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Optimizing Brainfuck interpreter
F# C#
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Latest commit bef14e1 Oct 21, 2019


Bfi is an optimizing Brainfuck interpreter that runs on .NET Core.

Building from source

In order to build the project for a specific platform, run dotnet build -r <platform> in the repository's directory, where <platform> is either win-x64, win-x86, linux-x64, or osx-x64.

You will need the .NET Core SDK v3.0 or newer, which you can download here.

Syntax and memory tape

Since Brainfuck syntax is not fully agreed upon between different interpeters/compilers, I made the following choices:

  • Characters that are not BF instructions are simply ignored
  • Single-line comments are supported, and are introduced with the # character
  • The size of cells in the memory tape is 1 byte
  • Cell values can overflow (without introducing undefined behaviour)
  • The number of cells in the memory tape is 65536, thus the memory tape occupies 64KiB
  • The memory tape is allocated on the stack, so overflowing it will likely result in undefined behaviour

Compiler internals

The compilation process is split into 3 phases: Parsing, Optimization, and Code generation (links lead to corresponding source files).

In the parsing phase, the text source is converted into an Abstract Syntax Tree (defined here), which is then processed by the later phases. In the optimization phase, the AST that was parsed is converted into a smaller, more efficient AST. More details can be found in the next section. In the codegen phase, the AST is converted into .NET CIL code, which is then compiled to an in-memory assembly and executed.

AST and Optimizations

The AST, or intermediate representation used by the compiler consists of generalized versions of BF instructions. For example, the + instruction gets compiled to an Add 1 node, while - gets compiled to Add -1.

This representation enables a number optimizations to be performed:

Instruction merging

Multiple instructions of the same kind (e.g. + and -, or < and >) are merged into a single instruction.

+++ --- ++ => Add 2
+++ --- --- => Add -3
>>> << => Mov 1
> <<<< => Mov -3
+++ --- => # Nothing

Efficient cell zeroing

It is a common pattern in BF code to reset a cell's value using the [-] instruction. The compiler recognizes this pattern and transforms it into a single assignment.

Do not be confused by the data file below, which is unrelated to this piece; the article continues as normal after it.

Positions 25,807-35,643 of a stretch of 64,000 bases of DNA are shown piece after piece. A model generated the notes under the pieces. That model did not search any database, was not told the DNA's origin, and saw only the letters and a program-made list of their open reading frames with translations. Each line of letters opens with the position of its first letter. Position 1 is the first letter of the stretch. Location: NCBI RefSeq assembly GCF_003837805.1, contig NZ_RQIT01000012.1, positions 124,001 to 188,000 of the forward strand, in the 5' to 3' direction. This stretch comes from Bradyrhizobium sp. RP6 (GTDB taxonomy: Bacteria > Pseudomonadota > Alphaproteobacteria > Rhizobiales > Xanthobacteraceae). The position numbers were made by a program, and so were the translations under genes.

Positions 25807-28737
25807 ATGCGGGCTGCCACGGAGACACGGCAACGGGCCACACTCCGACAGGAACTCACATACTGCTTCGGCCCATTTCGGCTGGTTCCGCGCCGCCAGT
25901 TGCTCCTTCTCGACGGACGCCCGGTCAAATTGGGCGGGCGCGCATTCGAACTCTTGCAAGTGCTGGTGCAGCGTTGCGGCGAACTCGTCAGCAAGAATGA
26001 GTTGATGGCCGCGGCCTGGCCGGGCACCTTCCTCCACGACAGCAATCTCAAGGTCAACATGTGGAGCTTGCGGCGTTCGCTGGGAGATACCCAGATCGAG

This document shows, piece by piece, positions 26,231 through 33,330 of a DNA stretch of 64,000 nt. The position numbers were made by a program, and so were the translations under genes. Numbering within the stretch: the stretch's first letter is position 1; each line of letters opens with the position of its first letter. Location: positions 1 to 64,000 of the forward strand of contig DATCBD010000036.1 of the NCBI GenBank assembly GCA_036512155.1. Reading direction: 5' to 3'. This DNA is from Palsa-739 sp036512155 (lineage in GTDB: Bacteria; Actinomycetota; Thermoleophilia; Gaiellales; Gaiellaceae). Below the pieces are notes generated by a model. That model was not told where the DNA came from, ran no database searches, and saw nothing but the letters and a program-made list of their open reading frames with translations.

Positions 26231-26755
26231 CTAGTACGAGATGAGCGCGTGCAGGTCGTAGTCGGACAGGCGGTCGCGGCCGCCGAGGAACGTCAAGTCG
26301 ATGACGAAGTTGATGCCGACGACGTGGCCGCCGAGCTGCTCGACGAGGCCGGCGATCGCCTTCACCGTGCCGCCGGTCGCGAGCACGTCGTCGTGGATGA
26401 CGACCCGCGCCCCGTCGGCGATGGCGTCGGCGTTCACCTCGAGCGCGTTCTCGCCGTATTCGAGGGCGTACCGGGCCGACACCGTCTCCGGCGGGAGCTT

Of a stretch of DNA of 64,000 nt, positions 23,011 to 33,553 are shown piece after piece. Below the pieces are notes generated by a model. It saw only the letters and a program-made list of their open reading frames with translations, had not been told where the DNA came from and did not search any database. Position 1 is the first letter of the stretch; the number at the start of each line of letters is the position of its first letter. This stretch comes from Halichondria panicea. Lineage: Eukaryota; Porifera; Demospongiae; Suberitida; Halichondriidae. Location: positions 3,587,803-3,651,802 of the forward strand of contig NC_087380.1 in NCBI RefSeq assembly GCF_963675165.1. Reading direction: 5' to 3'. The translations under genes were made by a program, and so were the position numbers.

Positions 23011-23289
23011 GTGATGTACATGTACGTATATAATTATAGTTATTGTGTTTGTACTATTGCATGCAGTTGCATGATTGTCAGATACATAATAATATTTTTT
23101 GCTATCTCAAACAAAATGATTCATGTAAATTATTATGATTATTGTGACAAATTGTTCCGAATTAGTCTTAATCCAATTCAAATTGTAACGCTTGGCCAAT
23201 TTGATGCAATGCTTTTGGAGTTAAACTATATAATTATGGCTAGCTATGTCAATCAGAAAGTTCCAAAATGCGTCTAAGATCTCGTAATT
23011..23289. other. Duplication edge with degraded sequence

Note that due to the fact that cells may overflow, [+] achieves the same purpose (and is also optimized).

[-] => Set 0
[+] => Set 0

Dead code elimination

In some cases (such as consecutive loops), the compiler can statically determine that particular instructions have no effect, so they are removed.

[+>][<-] => [+>] => Loop [Add 1, Mov 1] # Second loop is not compiled

Loops at the beginning of the program are also removed, as the initial value of cells is 0.

Instruction conversion

In some cases, certain instructions can be replaced with cheaper ones. For example, adding after a loop can be replaced with a set instruction, as the value of the cell is 0 (since it exited the loop), so the 2 instructions are equivalent.

[-]+++ => Set 0, Add 3 => Set 3

Also, setting a value after adding to it (or subtracting from it) will overwrite the result of the additions, so they are removed.

+++[-] => Add 3, Set 0 => Set 0

Consecutive sets also behave similarly: Only the last set is compiled, previous ones are elided.

Test programs

BF programs used to test the interpreter can be found in the Tests folder.

Some test programs are made by other people and were found on the web. Such programs have a comment containing the download link, as well as the original license/copyright notices.


This project is licensed under the terms of the MIT License. For more details, see the license file.

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